The Piano Student

Written by Elisabeth Lauffer (trans.) Lea Singer
Review by Jean Huets

In Lea Singer’s biographical novel, The Piano Student, an elderly man, Nico Kaufmann, brings a younger man on a guided tour of his turbulent love affair with the great pianist Vladimir Horowitz. Together, they visit the places, mostly hotels, mostly in Zurich, where the lovers snatched hours and sometimes days with each other, in a time when the most compassionate mainstream attitude toward homosexuality branded it a mental disorder and when being outed could destroy even the most illustrious career, or even end in prison and death. Singer drew the book, which spans from the late 1930s to 1986, from Kaufmann’s partial memoir and Horowitz’s letters to him.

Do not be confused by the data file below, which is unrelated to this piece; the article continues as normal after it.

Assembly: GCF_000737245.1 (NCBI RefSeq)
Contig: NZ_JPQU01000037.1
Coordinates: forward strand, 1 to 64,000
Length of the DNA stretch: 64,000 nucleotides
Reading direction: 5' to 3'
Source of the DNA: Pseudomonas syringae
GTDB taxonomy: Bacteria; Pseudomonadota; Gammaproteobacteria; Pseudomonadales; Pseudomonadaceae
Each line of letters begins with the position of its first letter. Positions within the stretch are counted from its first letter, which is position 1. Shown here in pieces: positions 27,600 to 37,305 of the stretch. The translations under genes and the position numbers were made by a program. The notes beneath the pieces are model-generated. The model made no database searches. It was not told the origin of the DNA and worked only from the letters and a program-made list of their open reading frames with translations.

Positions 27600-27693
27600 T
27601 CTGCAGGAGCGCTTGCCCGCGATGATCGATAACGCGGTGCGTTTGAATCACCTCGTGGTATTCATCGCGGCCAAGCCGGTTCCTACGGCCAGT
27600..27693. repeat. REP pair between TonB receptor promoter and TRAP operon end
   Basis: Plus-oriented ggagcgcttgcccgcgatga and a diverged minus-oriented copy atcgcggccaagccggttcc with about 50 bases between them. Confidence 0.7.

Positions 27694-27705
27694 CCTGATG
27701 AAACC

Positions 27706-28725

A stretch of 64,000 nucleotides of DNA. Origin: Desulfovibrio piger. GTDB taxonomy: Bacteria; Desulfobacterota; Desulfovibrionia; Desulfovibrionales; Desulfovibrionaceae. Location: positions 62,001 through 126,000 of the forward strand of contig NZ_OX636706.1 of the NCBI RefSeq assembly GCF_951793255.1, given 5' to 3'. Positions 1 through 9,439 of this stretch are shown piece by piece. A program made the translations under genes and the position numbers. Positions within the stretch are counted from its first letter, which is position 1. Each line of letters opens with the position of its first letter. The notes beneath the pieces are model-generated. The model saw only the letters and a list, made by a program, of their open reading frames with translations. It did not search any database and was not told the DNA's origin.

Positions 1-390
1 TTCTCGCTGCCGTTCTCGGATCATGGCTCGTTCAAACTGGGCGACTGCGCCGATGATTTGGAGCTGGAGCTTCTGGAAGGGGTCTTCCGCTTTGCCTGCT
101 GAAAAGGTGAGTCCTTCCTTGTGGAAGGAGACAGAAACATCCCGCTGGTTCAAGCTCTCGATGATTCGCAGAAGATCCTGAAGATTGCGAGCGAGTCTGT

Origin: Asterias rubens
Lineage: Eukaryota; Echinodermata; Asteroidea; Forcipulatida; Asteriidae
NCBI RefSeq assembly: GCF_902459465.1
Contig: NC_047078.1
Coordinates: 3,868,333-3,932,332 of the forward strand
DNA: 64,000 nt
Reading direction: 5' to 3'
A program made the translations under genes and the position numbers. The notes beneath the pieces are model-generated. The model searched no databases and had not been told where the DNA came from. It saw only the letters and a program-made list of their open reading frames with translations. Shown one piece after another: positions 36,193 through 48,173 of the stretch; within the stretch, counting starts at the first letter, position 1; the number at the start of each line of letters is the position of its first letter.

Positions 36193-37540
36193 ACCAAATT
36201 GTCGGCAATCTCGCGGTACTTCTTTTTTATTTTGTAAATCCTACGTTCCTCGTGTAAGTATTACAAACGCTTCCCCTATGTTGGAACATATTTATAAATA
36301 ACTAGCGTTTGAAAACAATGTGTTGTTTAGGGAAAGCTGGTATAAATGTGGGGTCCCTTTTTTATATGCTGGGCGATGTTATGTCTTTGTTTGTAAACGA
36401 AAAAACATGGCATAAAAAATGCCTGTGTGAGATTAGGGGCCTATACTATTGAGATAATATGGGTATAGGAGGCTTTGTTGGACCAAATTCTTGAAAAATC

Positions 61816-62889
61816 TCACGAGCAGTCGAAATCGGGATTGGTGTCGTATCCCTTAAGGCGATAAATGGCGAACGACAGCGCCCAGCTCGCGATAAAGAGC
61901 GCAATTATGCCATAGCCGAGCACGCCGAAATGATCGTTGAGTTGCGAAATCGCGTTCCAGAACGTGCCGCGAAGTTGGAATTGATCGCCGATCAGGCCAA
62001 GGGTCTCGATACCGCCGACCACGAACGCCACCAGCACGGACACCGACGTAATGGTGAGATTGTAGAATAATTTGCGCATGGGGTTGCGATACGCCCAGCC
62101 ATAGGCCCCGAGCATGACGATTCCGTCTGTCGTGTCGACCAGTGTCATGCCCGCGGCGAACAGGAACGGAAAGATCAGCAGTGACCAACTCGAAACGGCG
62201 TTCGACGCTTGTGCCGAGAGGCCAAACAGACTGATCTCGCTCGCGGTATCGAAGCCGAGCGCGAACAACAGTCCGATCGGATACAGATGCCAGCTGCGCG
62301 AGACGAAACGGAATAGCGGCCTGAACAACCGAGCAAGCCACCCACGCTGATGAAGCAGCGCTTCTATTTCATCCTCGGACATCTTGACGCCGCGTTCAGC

Lovers of classical music, especially piano repertoire, will find much to mine in Horowitz’s and Kaufmann’s comments on various compositions. While that may sound a bit dry, the story also packs in plenty of Sturm und Drang. Beauty and the loftiest ideals collide with the hypocrisy, shame, self-hatred, cruelty, betrayal, fear, reckless lust, and, perhaps worst of all, the thwarted love inherent in an affair walled in by the mortal dangers of social and familial ostracism. Artistic ambition, too, exacts a devastating toll on the two men, as individuals, and as lovers.

The shifts in time and lack of quotation marks in the prose reward reading, even while they sometimes confuse. As memory blurs into the present moment, Singer masterfully erodes Kaufmann’s somewhat detached air to reveal a grand passion that never died, or even approached resolution, a passion he’s still trying to work out.

Kaufmann’s confession/auto narrative reflects the inevitable sordidness of a concealed love affair. Yet throughout its telling, Singer maintains an elegance and depth that will leave the reader pondering the nature of personal courage and how—or whether—life and maturity can ever bring into harmony art, ambition, and love.